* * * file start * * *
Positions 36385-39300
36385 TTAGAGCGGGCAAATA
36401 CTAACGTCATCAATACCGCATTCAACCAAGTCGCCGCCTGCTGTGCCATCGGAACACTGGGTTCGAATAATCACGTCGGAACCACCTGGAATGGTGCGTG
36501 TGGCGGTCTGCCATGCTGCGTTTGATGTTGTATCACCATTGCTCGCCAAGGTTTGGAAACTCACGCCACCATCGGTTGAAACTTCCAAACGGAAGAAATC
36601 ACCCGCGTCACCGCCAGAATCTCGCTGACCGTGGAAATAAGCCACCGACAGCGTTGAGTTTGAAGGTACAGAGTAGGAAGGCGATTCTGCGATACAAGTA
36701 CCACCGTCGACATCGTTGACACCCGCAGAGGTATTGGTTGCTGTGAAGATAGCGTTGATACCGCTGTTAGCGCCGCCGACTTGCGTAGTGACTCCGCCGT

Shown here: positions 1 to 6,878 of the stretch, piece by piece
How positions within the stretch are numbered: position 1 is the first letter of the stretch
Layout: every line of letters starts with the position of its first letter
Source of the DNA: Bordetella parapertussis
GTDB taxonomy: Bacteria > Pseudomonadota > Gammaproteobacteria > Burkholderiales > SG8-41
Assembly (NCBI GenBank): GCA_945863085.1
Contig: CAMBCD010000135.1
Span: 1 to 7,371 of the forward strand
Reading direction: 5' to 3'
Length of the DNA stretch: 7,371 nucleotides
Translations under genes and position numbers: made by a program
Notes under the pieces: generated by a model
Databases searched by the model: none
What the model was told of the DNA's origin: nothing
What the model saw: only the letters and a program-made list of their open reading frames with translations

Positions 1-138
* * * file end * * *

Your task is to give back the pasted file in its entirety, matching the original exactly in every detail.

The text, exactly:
Positions 36385-39300
36385 TTAGAGCGGGCAAATA
36401 CTAACGTCATCAATACCGCATTCAACCAAGTCGCCGCCTGCTGTGCCATCGGAACACTGGGTTCGAATAATCACGTCGGAACCACCTGGAATGGTGCGTG
36501 TGGCGGTCTGCCATGCTGCGTTTGATGTTGTATCACCATTGCTCGCCAAGGTTTGGAAACTCACGCCACCATCGGTTGAAACTTCCAAACGGAAGAAATC
36601 ACCCGCGTCACCGCCAGAATCTCGCTGACCGTGGAAATAAGCCACCGACAGCGTTGAGTTTGAAGGTACAGAGTAGGAAGGCGATTCTGCGATACAAGTA
36701 CCACCGTCGACATCGTTGACACCCGCAGAGGTATTGGTTGCTGTGAAGATAGCGTTGATACCGCTGTTAGCGCCGCCGACTTGCGTAGTGACTCCGCCGT

Shown here: positions 1 to 6,878 of the stretch, piece by piece
How positions within the stretch are numbered: position 1 is the first letter of the stretch
Layout: every line of letters starts with the position of its first letter
Source of the DNA: Bordetella parapertussis
GTDB taxonomy: Bacteria > Pseudomonadota > Gammaproteobacteria > Burkholderiales > SG8-41
Assembly (NCBI GenBank): GCA_945863085.1
Contig: CAMBCD010000135.1
Span: 1 to 7,371 of the forward strand
Reading direction: 5' to 3'
Length of the DNA stretch: 7,371 nucleotides
Translations under genes and position numbers: made by a program
Notes under the pieces: generated by a model
Databases searched by the model: none
What the model was told of the DNA's origin: nothing
What the model saw: only the letters and a program-made list of their open reading frames with translations

Positions 1-138